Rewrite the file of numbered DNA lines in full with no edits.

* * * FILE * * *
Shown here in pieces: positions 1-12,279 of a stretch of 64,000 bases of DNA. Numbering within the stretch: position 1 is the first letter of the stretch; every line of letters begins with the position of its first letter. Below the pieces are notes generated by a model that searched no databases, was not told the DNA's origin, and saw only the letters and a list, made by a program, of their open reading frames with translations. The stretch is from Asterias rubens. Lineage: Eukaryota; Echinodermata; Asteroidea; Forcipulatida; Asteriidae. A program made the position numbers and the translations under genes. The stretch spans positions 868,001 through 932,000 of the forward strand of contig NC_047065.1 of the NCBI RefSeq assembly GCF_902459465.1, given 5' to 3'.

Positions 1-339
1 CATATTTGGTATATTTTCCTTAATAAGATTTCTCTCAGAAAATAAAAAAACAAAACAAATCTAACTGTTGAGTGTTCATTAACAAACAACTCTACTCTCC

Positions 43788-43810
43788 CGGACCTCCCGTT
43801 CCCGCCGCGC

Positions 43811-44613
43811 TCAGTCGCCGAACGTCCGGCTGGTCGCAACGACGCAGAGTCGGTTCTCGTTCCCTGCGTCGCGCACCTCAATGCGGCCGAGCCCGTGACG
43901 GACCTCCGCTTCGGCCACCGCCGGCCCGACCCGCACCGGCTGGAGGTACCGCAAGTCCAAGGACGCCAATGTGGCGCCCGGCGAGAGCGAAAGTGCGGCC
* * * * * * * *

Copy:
Shown here in pieces: positions 1-12,279 of a stretch of 64,000 bases of DNA. Numbering within the stretch: position 1 is the first letter of the stretch; every line of letters begins with the position of its first letter. Below the pieces are notes generated by a model that searched no databases, was not told the DNA's origin, and saw only the letters and a list, made by a program, of their open reading frames with translations. The stretch is from Asterias rubens. Lineage: Eukaryota; Echinodermata; Asteroidea; Forcipulatida; Asteriidae. A program made the position numbers and the translations under genes. The stretch spans positions 868,001 through 932,000 of the forward strand of contig NC_047065.1 of the NCBI RefSeq assembly GCF_902459465.1, given 5' to 3'.

Positions 1-339
1 CATATTTGGTATATTTTCCTTAATAAGATTTCTCTCAGAAAATAAAAAAACAAAACAAATCTAACTGTTGAGTGTTCATTAACAAACAACTCTACTCTCC

Positions 43788-43810
43788 CGGACCTCCCGTT
43801 CCCGCCGCGC

Positions 43811-44613
43811 TCAGTCGCCGAACGTCCGGCTGGTCGCAACGACGCAGAGTCGGTTCTCGTTCCCTGCGTCGCGCACCTCAATGCGGCCGAGCCCGTGACG
43901 GACCTCCGCTTCGGCCACCGCCGGCCCGACCCGCACCGGCTGGAGGTACCGCAAGTCCAAGGACGCCAATGTGGCGCCCGGCGAGAGCGAAAGTGCGGCC